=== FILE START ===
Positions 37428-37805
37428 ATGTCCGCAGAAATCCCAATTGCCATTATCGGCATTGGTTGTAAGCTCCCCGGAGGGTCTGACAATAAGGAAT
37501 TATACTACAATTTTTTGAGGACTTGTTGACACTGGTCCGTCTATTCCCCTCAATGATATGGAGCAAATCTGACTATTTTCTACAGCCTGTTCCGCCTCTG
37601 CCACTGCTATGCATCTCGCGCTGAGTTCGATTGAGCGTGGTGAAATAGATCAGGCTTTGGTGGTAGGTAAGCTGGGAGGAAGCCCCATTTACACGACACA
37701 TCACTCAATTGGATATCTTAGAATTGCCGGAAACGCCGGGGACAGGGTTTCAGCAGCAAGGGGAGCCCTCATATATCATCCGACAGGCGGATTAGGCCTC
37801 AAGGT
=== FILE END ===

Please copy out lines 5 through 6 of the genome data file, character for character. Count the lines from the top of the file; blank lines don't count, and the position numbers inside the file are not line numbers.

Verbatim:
37701 TCACTCAATTGGATATCTTAGAATTGCCGGAAACGCCGGGGACAGGGTTTCAGCAGCAAGGGGAGCCCTCATATATCATCCGACAGGCGGATTAGGCCTC
37801 AAGGT